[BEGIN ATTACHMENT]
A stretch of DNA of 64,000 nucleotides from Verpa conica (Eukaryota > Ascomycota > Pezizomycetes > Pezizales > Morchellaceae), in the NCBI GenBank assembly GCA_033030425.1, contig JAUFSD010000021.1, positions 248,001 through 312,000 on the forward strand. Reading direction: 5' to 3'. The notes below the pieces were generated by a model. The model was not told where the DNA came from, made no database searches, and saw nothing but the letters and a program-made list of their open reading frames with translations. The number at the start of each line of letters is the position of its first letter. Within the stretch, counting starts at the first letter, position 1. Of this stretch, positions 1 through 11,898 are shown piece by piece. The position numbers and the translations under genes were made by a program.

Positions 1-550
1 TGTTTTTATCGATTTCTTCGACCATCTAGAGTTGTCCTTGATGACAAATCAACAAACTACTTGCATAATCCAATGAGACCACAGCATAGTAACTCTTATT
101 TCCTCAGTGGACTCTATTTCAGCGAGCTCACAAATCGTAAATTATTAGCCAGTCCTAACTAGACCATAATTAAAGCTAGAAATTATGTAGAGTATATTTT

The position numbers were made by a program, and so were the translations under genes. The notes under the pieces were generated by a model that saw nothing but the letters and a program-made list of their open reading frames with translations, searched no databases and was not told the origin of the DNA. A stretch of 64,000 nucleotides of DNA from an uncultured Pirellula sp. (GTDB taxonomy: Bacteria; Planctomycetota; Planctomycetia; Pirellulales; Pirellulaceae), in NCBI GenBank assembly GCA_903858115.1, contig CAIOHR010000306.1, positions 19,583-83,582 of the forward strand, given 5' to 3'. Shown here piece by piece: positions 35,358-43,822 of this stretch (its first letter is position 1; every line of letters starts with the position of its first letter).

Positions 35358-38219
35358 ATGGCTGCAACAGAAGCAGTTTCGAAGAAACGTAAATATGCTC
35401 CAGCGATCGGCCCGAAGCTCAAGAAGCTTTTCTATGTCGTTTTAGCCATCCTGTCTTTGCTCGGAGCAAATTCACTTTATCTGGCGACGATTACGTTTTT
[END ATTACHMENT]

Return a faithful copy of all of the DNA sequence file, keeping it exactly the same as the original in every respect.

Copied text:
A stretch of DNA of 64,000 nucleotides from Verpa conica (Eukaryota > Ascomycota > Pezizomycetes > Pezizales > Morchellaceae), in the NCBI GenBank assembly GCA_033030425.1, contig JAUFSD010000021.1, positions 248,001 through 312,000 on the forward strand. Reading direction: 5' to 3'. The notes below the pieces were generated by a model. The model was not told where the DNA came from, made no database searches, and saw nothing but the letters and a program-made list of their open reading frames with translations. The number at the start of each line of letters is the position of its first letter. Within the stretch, counting starts at the first letter, position 1. Of this stretch, positions 1 through 11,898 are shown piece by piece. The position numbers and the translations under genes were made by a program.

Positions 1-550
1 TGTTTTTATCGATTTCTTCGACCATCTAGAGTTGTCCTTGATGACAAATCAACAAACTACTTGCATAATCCAATGAGACCACAGCATAGTAACTCTTATT
101 TCCTCAGTGGACTCTATTTCAGCGAGCTCACAAATCGTAAATTATTAGCCAGTCCTAACTAGACCATAATTAAAGCTAGAAATTATGTAGAGTATATTTT

The position numbers were made by a program, and so were the translations under genes. The notes under the pieces were generated by a model that saw nothing but the letters and a program-made list of their open reading frames with translations, searched no databases and was not told the origin of the DNA. A stretch of 64,000 nucleotides of DNA from an uncultured Pirellula sp. (GTDB taxonomy: Bacteria; Planctomycetota; Planctomycetia; Pirellulales; Pirellulaceae), in NCBI GenBank assembly GCA_903858115.1, contig CAIOHR010000306.1, positions 19,583-83,582 of the forward strand, given 5' to 3'. Shown here piece by piece: positions 35,358-43,822 of this stretch (its first letter is position 1; every line of letters starts with the position of its first letter).

Positions 35358-38219
35358 ATGGCTGCAACAGAAGCAGTTTCGAAGAAACGTAAATATGCTC
35401 CAGCGATCGGCCCGAAGCTCAAGAAGCTTTTCTATGTCGTTTTAGCCATCCTGTCTTTGCTCGGAGCAAATTCACTTTATCTGGCGACGATTACGTTTTT